Clean Maritime Demonstration Competition Round 4 - Anchorage Cold-Ironing at Bay of Kirkwall.

March 15th 2024

Orcades Marine Management Consultants Ltd is leading an effort to reduce emissions from cruise ships at Bay of Kirkwall through the development of a Cold-Ironing Buoy technology, which can be replicated in anchorages elsewhere in the world. In collaboration with the Orkney Islands Council (OIC) Harbour Authority, GAC UK, Schneider Electric and Aquatera Ltd, the team will be completing a Front-End Engineering Design (FEED), along with a comprehensive feasibility study which looks at the technical, economic and social impacts of the technology.

With the pressure to reduce emissions in the maritime industry, there has been an increase in demand over the past years for ports and harbours to provide cold-ironing services so that vessels can stop running their shipboard engines for auxiliary hotel loads when at berth. This can have significant impact on cruise liners’ overall carbon footprint, given that cruise ships require up to 20% of their usual power consumption even at port for their hotel loads.

GAC UK Commercial Head of Shipping, Charlotte Bruce: “GAC UK is committed to delivering solutions to all our stakeholders on their decarbonisation journey, and we’re thrilled to be a part of this cold-ironing buoy technology study. We look forward to working with all the partners over the next year, driving change towards net zero for the cruise and wider maritime industry.”

While cold-ironing for ships at berth is easily achievable with existing technologies, no existing solution exist to provide cold-ironing for ships at anchorages. The Cold-Ironing Buoy will address this gap by bringing Onshore Power Supply (OPS) through a subsea cable to the anchorage for vessels to plug into.

Schneider Electric’s United Kingdom Seaport Segment Lead, Shaun Faulkner: “Schneider is delighted to play a part of the Cold-Ironing Buoy project. As an organisation, our purpose is to make sustainability accessible to all, and to empower everyone to make the most of our energy and resources. There is an increasingly clear need for cleaner and more sustainable processes and guidance in the ports and maritime leisure industry. This project will be a positive step forward in terms of fulfilling that need and demonstrating what a more sustainable future could look like.”

Kirkwall Bay anchorage, which is located in the Orkney Islands of Scotland, makes for the perfect site for study and testing the technology. Since 2013, Orkney has generated over 100% of their electricity demand from renewable sources, and this rose to 128% by 2020. New renewable projects, such as the tidal energy planned for Westray Firth, will continue to generate excess green power at the islands, allow expansion of clean energy usage at Orkney and even power export.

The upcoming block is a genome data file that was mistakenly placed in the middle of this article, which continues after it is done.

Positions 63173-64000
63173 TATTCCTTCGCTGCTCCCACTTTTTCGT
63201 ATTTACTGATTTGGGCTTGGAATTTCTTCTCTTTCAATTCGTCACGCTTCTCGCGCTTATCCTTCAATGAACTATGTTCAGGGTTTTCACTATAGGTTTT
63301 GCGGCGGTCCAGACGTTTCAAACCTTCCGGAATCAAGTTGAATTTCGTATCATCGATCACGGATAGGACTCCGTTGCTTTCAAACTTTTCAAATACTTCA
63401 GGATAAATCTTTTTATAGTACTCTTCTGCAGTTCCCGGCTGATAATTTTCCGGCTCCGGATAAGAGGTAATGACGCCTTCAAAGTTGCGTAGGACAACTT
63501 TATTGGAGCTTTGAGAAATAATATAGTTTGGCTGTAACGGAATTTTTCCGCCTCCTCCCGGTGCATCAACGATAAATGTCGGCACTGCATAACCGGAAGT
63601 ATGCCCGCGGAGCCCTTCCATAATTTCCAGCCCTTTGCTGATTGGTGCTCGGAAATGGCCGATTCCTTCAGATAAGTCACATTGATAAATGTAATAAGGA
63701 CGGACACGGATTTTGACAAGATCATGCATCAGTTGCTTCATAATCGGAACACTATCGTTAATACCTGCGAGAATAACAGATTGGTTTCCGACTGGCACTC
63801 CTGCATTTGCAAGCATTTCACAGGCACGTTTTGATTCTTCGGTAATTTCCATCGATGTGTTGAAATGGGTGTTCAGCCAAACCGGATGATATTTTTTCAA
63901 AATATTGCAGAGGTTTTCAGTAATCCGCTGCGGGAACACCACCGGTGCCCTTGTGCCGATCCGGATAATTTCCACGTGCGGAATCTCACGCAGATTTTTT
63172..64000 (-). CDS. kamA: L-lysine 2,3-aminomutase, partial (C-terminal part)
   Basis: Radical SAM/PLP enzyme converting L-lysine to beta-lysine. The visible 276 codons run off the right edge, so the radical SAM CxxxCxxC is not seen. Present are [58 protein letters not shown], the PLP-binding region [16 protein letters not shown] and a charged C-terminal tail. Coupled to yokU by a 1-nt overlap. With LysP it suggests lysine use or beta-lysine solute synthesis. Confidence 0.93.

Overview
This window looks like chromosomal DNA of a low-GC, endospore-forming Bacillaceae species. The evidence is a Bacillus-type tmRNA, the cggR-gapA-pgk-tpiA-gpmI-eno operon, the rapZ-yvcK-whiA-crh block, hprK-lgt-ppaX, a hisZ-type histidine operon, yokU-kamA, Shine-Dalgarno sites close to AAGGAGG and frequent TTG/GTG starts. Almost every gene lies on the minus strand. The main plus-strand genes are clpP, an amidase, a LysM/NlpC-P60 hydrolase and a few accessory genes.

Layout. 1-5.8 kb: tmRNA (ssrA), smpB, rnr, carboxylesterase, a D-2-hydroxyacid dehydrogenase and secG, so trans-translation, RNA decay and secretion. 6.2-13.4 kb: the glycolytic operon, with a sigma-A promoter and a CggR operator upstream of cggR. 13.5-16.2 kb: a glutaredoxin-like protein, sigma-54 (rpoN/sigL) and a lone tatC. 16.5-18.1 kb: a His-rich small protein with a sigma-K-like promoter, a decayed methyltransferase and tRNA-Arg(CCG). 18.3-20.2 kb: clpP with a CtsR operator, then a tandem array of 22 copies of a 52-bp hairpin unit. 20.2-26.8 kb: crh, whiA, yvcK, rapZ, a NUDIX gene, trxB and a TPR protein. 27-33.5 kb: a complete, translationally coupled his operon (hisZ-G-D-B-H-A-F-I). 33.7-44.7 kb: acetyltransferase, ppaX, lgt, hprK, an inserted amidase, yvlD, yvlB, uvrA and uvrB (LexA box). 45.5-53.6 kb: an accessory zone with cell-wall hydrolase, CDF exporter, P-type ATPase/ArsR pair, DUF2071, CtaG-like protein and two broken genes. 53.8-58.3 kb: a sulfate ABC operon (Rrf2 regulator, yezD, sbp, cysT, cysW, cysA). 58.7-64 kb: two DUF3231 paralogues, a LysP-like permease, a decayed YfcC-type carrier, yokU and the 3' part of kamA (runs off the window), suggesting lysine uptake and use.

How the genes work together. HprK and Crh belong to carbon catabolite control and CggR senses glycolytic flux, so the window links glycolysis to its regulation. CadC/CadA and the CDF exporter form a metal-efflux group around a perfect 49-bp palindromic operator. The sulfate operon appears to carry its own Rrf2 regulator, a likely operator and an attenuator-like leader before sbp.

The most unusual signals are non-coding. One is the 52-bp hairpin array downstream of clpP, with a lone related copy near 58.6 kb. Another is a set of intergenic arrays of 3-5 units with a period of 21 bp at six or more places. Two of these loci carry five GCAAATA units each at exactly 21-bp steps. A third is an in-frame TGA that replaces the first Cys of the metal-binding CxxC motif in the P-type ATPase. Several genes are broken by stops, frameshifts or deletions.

OIC Harbour Authority Business Development Manager, Paul Olvhoj: “Orkney is the busiest transit call location in the UK with over 250 cruise vessels due in 2024 and a percentage of these due to stay at the Kirkwall. Vessels anchoring in Orkney are increasingly recognizing the environmental and sustainability benefits of utilizing shore power, reducing emissions and minimizing the environmental impact of their operations and to be able to do this at anchor would be step change for the industry.”

Director of Aquatera, Ian Johnstone: “Aquatera is delighted to be part of this project. We have been working on marine and onshore de-carbonisation projects in Orkney and across the globe over the last ten years and this project is another step towards demonstrating how the maritime industry can move towards developing affordable zero carbon infrastructure.”

Cruise ships utilising this technology can eliminate their emissions while at port while improving air quality for population in the coastal communities nearby. A network of ports which such infrastructure support could possibly allow for a Green Cruise Corridor to be established in the region.

Managing Director of Orcades Marine, Captain David Thomson: “I’m thrilled to announce our successful grant award from Innovate UK’s CMDC. Our aim is clear – to eliminate carbon emissions from some of the largest ships within port limits. This project marks a significant step towards a cleaner, more sustainable maritime future, and we’re committed to driving innovation and positive change in the industry.”

This project is part of the Clean Maritime Demonstration Competition Round 4 (CMDC4), funded by the UK Department for Transport (DfT) and delivered by Innovate UK. CMDC4 is part of the Department’s UK Shipping Office for Reducing Emissions (UK SHORE) programme, a £206m initiative focused on developing the technology necessary to decarbonise the UK domestic maritime sector.





Photo Credit: Bruce Flett

This project is slated to start in April 2024, and any enquiries can be directed to: